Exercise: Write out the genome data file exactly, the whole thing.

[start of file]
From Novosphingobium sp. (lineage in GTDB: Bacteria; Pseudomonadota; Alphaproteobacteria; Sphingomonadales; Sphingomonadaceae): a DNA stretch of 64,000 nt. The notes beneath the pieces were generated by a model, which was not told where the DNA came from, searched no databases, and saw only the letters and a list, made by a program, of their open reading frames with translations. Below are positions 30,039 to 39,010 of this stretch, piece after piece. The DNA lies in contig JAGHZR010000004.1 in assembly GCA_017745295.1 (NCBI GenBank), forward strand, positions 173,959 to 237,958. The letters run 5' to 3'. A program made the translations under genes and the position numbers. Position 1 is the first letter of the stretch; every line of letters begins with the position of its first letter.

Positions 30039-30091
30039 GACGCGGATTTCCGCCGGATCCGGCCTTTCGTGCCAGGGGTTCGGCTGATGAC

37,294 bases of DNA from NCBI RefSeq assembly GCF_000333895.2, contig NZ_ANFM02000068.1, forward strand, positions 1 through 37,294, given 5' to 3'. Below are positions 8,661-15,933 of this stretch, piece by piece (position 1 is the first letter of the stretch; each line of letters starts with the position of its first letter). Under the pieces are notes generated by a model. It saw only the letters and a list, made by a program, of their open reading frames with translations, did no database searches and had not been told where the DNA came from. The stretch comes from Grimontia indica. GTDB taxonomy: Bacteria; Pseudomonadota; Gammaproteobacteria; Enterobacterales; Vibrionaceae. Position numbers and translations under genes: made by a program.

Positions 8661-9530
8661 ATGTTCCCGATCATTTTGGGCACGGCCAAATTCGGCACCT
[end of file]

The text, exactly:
From Novosphingobium sp. (lineage in GTDB: Bacteria; Pseudomonadota; Alphaproteobacteria; Sphingomonadales; Sphingomonadaceae): a DNA stretch of 64,000 nt. The notes beneath the pieces were generated by a model, which was not told where the DNA came from, searched no databases, and saw only the letters and a list, made by a program, of their open reading frames with translations. Below are positions 30,039 to 39,010 of this stretch, piece after piece. The DNA lies in contig JAGHZR010000004.1 in assembly GCA_017745295.1 (NCBI GenBank), forward strand, positions 173,959 to 237,958. The letters run 5' to 3'. A program made the translations under genes and the position numbers. Position 1 is the first letter of the stretch; every line of letters begins with the position of its first letter.

Positions 30039-30091
30039 GACGCGGATTTCCGCCGGATCCGGCCTTTCGTGCCAGGGGTTCGGCTGATGAC

37,294 bases of DNA from NCBI RefSeq assembly GCF_000333895.2, contig NZ_ANFM02000068.1, forward strand, positions 1 through 37,294, given 5' to 3'. Below are positions 8,661-15,933 of this stretch, piece by piece (position 1 is the first letter of the stretch; each line of letters starts with the position of its first letter). Under the pieces are notes generated by a model. It saw only the letters and a list, made by a program, of their open reading frames with translations, did no database searches and had not been told where the DNA came from. The stretch comes from Grimontia indica. GTDB taxonomy: Bacteria; Pseudomonadota; Gammaproteobacteria; Enterobacterales; Vibrionaceae. Position numbers and translations under genes: made by a program.

Positions 8661-9530
8661 ATGTTCCCGATCATTTTGGGCACGGCCAAATTCGGCACCT